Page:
He comes home with a gorgeous snake leather Liz Claiborne purse. “Wow, thanks Hun, I love it!” He says, “I didn’t bring it home for you. I need it for the material to reupholster my car’s gearshift.” I am in luck because I have four purses sitting in the donation pile so I promptly give him one of those. We are good.
He cuts my old purse into his car’s gearshift pattern. He asks, “Do you know where the upholstery thread is I just purchased yesterday?” I tell him I never saw it. Some how, some way, I am blamed for losing the bag that held the thread even though I never saw it. “Don’t worry about it” he encourages me. How in the world am I being forgiven for something I know nothing about? I suggest he uses gorilla glue to stick the new leather onto the old leather gearshift. He stares at me, and then makes due with some regular strength thread.
I notice the new purse he brought home (that I gently stole from him) has some scuffmarks. I cannot get them out with 409 All Purpose Cleaner. He takes the purse to the garage for some WD-40 treatment. The purse returns with white scrape marks where the black scuffmarks were. I send a “thank you Hun, I love you” his way. He interrupted his gear-reupholstering project to make the purse of my dreams better. That is true love.
He sits back down and asks where his needle is. A needle is easily camouflaged on our Australian Cypress flooring so I immediately help look for it. We have no success. He again repeats his favorite phrase “Don’t worry about it.” I have to worry because our thirteen year old, arthritic, partially blind, deaf dog will be home alone tomorrow; his accidentally tramping on a three-inch needle is out of the question, if I can help it. The hubbie finds the needle on the office desk, which makes no sense since he was sewing in the living room. I just go with it, happy that our dog will not be stuck to the floor like a pincushion when I come home tomorrow.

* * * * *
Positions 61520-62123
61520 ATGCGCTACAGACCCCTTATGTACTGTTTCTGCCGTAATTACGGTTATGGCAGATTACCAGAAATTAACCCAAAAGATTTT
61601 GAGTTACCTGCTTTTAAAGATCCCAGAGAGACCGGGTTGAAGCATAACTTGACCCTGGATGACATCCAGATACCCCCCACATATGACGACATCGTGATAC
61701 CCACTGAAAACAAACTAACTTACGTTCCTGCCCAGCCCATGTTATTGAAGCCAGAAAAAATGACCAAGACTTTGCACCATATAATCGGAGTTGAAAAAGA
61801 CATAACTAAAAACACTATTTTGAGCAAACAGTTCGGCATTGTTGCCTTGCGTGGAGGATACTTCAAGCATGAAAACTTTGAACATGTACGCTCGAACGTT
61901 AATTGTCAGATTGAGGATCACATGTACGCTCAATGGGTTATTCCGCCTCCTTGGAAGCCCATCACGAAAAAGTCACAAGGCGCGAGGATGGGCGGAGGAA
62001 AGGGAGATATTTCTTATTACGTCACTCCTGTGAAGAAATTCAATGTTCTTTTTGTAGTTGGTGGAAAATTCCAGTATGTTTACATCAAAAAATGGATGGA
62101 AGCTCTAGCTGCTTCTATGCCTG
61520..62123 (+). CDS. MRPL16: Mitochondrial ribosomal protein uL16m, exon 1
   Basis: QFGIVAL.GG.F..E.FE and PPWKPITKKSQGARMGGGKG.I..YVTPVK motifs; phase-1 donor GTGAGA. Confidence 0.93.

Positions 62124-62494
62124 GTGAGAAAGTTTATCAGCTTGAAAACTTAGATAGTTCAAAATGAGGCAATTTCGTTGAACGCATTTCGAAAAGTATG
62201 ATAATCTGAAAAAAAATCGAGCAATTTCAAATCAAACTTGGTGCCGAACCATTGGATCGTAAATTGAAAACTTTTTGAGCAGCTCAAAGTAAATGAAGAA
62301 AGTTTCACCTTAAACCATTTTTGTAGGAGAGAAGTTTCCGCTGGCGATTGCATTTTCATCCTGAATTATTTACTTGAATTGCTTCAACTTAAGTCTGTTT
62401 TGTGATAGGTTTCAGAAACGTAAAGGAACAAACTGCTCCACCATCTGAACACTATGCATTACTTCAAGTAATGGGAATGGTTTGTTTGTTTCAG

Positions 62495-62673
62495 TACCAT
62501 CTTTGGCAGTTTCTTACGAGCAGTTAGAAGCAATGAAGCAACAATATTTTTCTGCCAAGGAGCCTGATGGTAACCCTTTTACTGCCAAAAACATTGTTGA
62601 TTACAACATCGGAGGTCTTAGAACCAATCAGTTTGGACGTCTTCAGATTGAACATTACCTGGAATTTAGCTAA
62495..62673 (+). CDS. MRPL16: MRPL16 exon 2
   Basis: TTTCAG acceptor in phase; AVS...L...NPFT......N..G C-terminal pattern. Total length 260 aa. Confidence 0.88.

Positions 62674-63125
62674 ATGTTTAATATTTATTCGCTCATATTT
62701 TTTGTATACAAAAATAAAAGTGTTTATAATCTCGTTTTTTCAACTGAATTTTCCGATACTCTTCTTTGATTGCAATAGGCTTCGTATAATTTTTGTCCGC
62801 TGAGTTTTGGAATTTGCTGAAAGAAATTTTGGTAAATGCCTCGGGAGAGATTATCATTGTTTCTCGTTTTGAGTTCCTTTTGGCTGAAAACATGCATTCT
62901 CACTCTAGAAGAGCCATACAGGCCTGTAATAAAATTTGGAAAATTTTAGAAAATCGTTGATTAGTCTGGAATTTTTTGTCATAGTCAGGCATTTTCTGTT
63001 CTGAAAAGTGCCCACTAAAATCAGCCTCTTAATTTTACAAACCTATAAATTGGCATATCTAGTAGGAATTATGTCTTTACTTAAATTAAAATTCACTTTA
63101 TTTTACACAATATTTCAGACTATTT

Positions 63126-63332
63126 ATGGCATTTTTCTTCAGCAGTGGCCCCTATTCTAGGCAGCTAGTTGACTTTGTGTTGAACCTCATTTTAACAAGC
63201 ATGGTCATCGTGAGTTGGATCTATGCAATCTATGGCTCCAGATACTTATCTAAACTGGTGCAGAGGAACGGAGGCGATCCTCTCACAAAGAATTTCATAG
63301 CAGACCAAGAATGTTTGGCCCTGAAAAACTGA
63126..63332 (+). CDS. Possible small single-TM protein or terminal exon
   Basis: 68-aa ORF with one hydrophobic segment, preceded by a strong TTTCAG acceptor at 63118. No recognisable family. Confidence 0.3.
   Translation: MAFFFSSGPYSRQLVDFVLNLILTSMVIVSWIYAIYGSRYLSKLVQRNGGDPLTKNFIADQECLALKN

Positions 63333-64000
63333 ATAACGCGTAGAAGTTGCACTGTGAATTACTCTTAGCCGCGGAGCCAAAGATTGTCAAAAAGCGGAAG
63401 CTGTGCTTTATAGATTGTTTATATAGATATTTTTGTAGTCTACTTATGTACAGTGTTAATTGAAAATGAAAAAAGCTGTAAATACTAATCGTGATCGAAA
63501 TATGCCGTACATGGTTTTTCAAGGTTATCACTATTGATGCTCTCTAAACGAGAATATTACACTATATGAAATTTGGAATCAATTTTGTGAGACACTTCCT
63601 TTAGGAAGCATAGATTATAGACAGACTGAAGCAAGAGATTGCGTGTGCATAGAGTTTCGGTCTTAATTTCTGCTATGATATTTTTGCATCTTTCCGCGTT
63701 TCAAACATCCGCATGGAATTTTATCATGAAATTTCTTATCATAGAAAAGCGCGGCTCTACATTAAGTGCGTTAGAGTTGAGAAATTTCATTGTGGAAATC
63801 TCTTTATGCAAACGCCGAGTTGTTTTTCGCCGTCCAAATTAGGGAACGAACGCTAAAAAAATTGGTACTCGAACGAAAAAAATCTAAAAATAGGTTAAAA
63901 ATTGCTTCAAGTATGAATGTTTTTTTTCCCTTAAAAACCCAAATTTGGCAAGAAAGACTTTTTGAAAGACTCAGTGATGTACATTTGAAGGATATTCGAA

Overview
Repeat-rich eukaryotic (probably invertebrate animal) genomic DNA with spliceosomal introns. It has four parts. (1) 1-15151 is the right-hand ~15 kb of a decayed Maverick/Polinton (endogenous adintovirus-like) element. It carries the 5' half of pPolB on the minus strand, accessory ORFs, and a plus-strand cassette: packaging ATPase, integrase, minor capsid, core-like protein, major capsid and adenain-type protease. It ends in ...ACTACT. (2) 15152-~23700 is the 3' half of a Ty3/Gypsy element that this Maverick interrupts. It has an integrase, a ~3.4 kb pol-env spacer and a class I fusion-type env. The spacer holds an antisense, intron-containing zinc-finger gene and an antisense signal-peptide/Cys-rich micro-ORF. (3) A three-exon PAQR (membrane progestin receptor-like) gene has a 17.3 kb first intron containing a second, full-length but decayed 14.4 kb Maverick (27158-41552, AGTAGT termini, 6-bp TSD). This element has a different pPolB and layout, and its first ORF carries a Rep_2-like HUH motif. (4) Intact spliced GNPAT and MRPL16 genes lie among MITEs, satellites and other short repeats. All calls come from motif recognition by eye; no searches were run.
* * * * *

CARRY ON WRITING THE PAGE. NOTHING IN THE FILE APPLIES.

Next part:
Marriage is so much fun! Thank you God for my hubbie.
I love this. You have a delightful sense of humor. That tongue in cheek kind is my favorite.
Make sure you start a new paragraph each time someone different speaks, even if it's just a word or two. You also could do more showing by using dialog and narrative lines more. For example: "Honey, why don't you just use gorilla glue?"
He stops in his tracks, turns and raises one eyebrow at me.
Something like that shows the reader what you say and gives them something to picture in his reaction.
I think you have a wonderful way with words. You had me chuckling several times because I could totally relate to the MC. I loved the part about the needle being on the desk. Things like that seem to happen all the time. Keep writing, you have a wonderful way with words.